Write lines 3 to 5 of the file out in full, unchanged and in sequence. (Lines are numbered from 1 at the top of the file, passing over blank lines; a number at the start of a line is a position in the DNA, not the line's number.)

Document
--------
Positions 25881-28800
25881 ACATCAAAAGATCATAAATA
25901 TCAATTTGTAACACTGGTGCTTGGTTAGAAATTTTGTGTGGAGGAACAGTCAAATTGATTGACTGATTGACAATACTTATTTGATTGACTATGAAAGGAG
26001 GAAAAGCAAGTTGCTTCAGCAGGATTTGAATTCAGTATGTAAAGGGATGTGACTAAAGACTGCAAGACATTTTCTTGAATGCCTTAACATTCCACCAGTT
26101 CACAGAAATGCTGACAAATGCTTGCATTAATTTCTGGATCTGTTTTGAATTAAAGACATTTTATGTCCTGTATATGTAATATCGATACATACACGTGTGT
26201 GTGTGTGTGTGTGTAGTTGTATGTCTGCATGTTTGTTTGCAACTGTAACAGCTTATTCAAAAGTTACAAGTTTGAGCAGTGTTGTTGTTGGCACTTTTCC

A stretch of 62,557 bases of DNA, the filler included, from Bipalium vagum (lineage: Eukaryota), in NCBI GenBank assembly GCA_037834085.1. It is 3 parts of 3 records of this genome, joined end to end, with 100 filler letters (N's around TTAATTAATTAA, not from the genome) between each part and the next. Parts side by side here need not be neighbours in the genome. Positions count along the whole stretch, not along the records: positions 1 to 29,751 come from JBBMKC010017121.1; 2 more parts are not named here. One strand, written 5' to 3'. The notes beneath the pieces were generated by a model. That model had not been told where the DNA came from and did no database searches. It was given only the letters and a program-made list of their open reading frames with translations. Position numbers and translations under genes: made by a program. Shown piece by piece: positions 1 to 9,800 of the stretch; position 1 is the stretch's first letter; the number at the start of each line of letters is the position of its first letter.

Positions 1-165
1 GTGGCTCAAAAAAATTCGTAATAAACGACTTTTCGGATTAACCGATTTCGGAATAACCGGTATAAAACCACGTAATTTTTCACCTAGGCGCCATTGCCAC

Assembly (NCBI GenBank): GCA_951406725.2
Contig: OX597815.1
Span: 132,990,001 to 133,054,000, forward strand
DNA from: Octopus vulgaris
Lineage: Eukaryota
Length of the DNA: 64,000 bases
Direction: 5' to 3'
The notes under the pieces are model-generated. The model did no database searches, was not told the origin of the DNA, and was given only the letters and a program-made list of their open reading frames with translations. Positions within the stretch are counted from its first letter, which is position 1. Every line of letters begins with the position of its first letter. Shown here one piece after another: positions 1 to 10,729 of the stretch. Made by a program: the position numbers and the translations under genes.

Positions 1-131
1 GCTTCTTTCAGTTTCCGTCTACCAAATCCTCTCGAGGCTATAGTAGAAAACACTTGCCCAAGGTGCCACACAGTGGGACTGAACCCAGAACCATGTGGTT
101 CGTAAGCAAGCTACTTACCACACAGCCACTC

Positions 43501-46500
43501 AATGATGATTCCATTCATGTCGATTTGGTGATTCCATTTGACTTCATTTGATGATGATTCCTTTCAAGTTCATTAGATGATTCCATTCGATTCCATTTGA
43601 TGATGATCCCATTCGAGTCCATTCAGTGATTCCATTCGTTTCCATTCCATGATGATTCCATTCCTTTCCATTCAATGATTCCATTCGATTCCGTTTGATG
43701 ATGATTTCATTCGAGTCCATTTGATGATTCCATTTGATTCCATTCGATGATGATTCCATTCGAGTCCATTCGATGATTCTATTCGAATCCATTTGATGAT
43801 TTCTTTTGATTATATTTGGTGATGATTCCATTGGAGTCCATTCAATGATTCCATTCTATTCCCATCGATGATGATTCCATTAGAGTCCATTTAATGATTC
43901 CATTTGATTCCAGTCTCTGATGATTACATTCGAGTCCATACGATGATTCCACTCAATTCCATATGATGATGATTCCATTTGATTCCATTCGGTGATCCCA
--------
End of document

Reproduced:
25901 TCAATTTGTAACACTGGTGCTTGGTTAGAAATTTTGTGTGGAGGAACAGTCAAATTGATTGACTGATTGACAATACTTATTTGATTGACTATGAAAGGAG
26001 GAAAAGCAAGTTGCTTCAGCAGGATTTGAATTCAGTATGTAAAGGGATGTGACTAAAGACTGCAAGACATTTTCTTGAATGCCTTAACATTCCACCAGTT
26101 CACAGAAATGCTGACAAATGCTTGCATTAATTTCTGGATCTGTTTTGAATTAAAGACATTTTATGTCCTGTATATGTAATATCGATACATACACGTGTGT